A ship boys tale
 
By Marco Nielsen

In 2008 seventeen year old Marco Nielsen's wildest dream came true. He should be cabin-boy on the big-game boat Amelia, with one of the world's best skippers at the helm, Marlin expert and great big game angler Zak Conde.


Life as a ship's boy on a big-game boat is a tough, exciting and intense experience. It is long days, big waves, sun, sweaty fights and dramatic landings on the high seas.

One of those experiences that make most impression occurs after a week's time when we have a couple of guests from New Zealand, says Marco: Marty - the second ship boy (now Captain) - had gone home, so it is Xi and I am that do the deck.

Today we have four fishing rods with Kona heads, dancing around the surface. After half an hour sailing, Xi and I are ready set the rods. And after a short time, the line clip releases with a snap, as a massive blue marlin flapping his heavy body out of the water behind the boat. Adrenaline rushes through your body, and in a split second, I am completely up in the red. Zak shouts and screams: - "Come on Marco, take the other lines in ..." - I am almost paralyzed to have seen and experienced what I have so long been waiting for. But in a instant I wake up to reality.

We quickly take the other lines in, while our guest gets a hold of the rod with the wild marlin on the end of the line. With the heavy gear we manhandle him over in his chair, while Zak cry – “Come on Roger”, “Wren-Wren” the reel scream. The fish is moving towards the boat and the line is dangerously lax. The line is moving rapidly towards the boat, and Zak begins to back in order not to get rid of the lax line. He shouts and screams to take line on the wheel, if not we will lose the fish. And it must not happen just now, because it is a big fish. Luckily the line becomes tight again, and now running out - and up against the surface. One second after, the beautiful marlin is twisting in the air, and cascades of water are spraying in all directions. Sun is burning hot, and as the fight drags out, we become more and more dehydrated.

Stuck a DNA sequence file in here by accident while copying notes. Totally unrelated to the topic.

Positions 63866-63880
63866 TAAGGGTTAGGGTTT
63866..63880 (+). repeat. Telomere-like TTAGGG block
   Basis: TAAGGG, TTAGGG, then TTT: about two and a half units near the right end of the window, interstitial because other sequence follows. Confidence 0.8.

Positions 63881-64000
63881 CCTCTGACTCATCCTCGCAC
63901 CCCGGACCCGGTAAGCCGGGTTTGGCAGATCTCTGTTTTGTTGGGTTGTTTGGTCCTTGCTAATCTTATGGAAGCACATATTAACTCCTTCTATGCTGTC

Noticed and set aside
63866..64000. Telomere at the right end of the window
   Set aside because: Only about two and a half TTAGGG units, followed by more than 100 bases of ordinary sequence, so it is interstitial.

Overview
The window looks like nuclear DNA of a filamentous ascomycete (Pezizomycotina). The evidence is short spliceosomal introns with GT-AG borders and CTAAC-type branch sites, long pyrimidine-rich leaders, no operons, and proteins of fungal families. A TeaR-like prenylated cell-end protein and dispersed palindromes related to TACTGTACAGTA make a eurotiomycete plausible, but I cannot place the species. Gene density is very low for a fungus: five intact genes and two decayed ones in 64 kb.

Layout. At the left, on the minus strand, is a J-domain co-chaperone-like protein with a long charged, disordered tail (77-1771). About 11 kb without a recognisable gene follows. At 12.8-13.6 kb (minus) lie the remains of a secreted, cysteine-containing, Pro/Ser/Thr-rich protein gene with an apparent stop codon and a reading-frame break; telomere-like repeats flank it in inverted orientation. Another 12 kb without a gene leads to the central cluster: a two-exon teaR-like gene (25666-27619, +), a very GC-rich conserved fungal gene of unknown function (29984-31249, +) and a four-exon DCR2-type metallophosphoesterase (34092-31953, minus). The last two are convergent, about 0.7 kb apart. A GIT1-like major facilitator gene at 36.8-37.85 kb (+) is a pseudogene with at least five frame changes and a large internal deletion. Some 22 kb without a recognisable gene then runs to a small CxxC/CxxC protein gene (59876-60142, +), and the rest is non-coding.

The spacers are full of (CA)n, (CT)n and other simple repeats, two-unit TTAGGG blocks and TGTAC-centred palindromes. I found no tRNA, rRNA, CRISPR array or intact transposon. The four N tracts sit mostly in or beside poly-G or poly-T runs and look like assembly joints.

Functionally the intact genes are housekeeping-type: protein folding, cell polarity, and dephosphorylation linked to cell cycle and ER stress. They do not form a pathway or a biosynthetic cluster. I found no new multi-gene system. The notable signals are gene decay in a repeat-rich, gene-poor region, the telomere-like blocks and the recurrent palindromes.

As the leader finally come into view, Xi takes hold of the line with his hands. Even after 40 minutes fight the fish have massive forces, so he has to be careful that it does not go berserk at the boat's side. Finally, I stand eye to eye with the beautiful fish - a fish that I've always wanted to touch with my own hands. I take hold of the beaks, then Xi can take the hook out. But suddenly I can feel the anger brewing in the powerful fish, and I know that it is now, I shall stick the tag. It is so incredibly strong that I am about to give up, but eventually it calms down. Xi trying again to take the hook out, and few seconds after the fish is set free, as all blue marlin caught Amelia unless they die unintentionally. Joy spread and developed into wild jubilation by Zak, that estimate the fish at 750 pounds.

 

Sandwich and tuna

The time is approaching lunchtime, so I decide to make sandwiches to out guests. The sun is at its highest, and it is very hot. While I was doing the sandwiches, I'm suddenly aware of a huge splash behind the outer pole. Linen whistles of one of the stand-up bars, but we're not sure if it's a marlin or a tuna.

After a long fight we can see that it is a yellow fin tuna. I find the gloves, and have the gaf jammed in my other hand. The plan is that I should stick the fish, while Xi takes the leader with his hands. Just a single mistake and we lose the fish. Fortunately, I hooked it right the first time, so now it had be killed with a bat before it begins to toss too much around. When the fish is well up in the boat, it turns out that it weighs amazing 92 kilos.